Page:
Ebook readers are arguably coming of age, but don’t assume e-ink – and the push to produce color e-ink panels – have won the game quite yet. SlashGear met up with Qualcomm’s mirasol team to discuss their latest display news, and while you might remember the technology from their early 1.1-inch single-color panels, they’re now showing off a 5.7-inch display capable of full color and video playback, with minimal impact on battery life. They’ve set themselves the target of having color ebook readers with mirasol panels on the market by the latter part of 2010, and are working with OEMs now to achieve that.
Mirasol borrows the same elements that allow a butterfly’s iridescent wings to shimmer, using tiny flexible membranes that react to electrical charges, overlaid onto a mirrored surface. Light reflected back out through those membranes is refracted so that interfering wavelengths create colors, and because the membranes used are bistable, once they have been set to display a certain color they require virtually no power to maintain it, only if it needs to be changed. The system also needs no color filters, no strong backlighting to be visible in direct sunlight and no polarizing lenses.
It’s important to point out that the device you see here is merely a mock-up the mirasol team have put together, and while non-functional overall the 5.7-inch display panel is from their fab plant and an actual, working unit, its bistable pixels locked into a color image. Qualcomm are working with multiple OEMs – the names of which they wouldn’t disclose – on a variety of ebook reader devices, and while they couldn’t confirm any particular form-factors, they did say there are plans for units with and without QWERTY keyboards, together with touchscreen and non-touchscreen models.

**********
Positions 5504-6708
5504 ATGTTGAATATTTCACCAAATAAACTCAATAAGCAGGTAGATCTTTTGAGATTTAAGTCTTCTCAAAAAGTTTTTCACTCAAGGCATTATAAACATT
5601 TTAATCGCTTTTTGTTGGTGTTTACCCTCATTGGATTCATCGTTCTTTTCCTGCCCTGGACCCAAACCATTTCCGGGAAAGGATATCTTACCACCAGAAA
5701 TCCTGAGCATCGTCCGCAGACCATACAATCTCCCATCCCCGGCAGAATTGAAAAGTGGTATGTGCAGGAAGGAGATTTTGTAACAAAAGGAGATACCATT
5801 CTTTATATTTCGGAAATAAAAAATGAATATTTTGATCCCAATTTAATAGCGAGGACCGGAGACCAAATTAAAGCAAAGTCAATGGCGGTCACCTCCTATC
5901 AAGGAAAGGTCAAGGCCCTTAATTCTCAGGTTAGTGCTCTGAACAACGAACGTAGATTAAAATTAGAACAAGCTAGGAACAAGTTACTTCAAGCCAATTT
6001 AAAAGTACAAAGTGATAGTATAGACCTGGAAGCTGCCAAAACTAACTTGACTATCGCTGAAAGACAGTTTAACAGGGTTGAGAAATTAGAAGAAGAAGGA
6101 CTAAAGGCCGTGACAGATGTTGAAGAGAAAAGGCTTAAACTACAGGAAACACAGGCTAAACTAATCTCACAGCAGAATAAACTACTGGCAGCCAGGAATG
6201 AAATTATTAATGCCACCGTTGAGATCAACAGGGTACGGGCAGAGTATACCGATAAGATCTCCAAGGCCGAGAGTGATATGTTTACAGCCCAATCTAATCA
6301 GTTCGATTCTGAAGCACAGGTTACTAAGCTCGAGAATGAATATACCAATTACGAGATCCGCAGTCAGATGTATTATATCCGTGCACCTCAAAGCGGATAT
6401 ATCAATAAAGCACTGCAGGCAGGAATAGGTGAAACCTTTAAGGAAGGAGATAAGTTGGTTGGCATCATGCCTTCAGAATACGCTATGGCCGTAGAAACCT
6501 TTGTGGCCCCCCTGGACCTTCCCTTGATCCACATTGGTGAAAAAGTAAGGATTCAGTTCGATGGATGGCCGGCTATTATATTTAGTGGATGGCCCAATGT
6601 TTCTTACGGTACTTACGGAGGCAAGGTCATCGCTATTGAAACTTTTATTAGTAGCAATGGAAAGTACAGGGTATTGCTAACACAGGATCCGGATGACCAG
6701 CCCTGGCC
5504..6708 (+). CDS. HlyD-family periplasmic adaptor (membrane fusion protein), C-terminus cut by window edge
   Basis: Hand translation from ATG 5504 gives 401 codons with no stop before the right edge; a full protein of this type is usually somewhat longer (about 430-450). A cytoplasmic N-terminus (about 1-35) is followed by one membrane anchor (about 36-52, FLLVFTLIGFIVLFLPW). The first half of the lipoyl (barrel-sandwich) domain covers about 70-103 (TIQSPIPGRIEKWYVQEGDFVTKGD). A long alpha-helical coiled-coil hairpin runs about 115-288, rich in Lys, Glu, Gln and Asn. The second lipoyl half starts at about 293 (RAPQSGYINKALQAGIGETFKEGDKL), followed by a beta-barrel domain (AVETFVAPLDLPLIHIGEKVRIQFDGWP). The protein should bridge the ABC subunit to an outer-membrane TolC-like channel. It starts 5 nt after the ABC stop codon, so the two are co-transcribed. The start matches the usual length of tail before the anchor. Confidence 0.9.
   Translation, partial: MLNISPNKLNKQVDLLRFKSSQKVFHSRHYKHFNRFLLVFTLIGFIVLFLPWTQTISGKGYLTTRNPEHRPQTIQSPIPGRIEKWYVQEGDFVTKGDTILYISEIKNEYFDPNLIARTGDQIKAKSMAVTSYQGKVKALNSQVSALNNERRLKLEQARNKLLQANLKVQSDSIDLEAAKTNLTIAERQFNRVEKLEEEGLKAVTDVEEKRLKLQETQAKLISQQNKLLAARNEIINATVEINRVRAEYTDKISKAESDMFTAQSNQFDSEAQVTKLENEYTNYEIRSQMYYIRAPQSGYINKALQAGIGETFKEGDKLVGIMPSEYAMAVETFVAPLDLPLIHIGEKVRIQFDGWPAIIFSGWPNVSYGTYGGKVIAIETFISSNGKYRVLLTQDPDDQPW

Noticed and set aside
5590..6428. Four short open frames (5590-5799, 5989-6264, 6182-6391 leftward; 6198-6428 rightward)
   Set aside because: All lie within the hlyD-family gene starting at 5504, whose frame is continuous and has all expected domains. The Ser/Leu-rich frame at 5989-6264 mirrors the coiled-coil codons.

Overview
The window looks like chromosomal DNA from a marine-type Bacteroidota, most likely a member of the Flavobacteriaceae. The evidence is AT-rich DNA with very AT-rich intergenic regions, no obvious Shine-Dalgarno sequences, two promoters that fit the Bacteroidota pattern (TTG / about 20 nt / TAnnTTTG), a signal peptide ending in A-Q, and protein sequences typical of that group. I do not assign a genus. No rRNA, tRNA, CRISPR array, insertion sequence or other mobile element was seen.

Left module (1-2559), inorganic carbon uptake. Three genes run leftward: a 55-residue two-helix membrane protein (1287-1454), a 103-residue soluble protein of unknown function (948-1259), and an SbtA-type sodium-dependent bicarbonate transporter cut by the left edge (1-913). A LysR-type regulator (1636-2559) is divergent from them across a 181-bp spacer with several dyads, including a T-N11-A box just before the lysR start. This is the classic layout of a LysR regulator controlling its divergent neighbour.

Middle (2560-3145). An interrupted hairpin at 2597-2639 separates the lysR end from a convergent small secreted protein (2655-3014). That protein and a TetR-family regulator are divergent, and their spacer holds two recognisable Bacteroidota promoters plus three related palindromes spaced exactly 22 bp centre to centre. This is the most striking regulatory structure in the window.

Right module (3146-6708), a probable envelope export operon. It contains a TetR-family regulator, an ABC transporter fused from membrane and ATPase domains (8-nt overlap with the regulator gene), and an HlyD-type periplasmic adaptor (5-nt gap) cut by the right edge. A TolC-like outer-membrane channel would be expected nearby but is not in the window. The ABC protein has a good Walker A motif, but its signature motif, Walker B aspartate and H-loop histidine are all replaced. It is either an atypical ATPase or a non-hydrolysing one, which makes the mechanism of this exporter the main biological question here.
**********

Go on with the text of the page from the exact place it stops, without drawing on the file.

Where mirasol shows its strength is in battery performance. A standard ebook reader – such as the Kindle – could last for roughly 20-percent longer if its monochrome e-ink display was switched for a mirasol panel, assuming the same sort of use. As the mirasol team explained, however, once you start pushing traditional e-ink panel refresh rates, up to the point you can display smooth video, and introduce color, power draw can actual go beyond that of a regular LCD display. A color e-ink video-capable Kindle would last roughly a day using the same battery; meanwhile the same unit with a mirasol panel would last around a week.
I think this is a more radical jump in display technology than OLED. Essentially, you’re able to achieve bright, colorful images with NO backlight. And the colors become more intense when you take the screen outdoors – the opposite of what we experience with LCDs. While reducing power consumption.
I guess we’ll soon learn if the saw about “e-readers will become popular when they get a color screen” – means anything?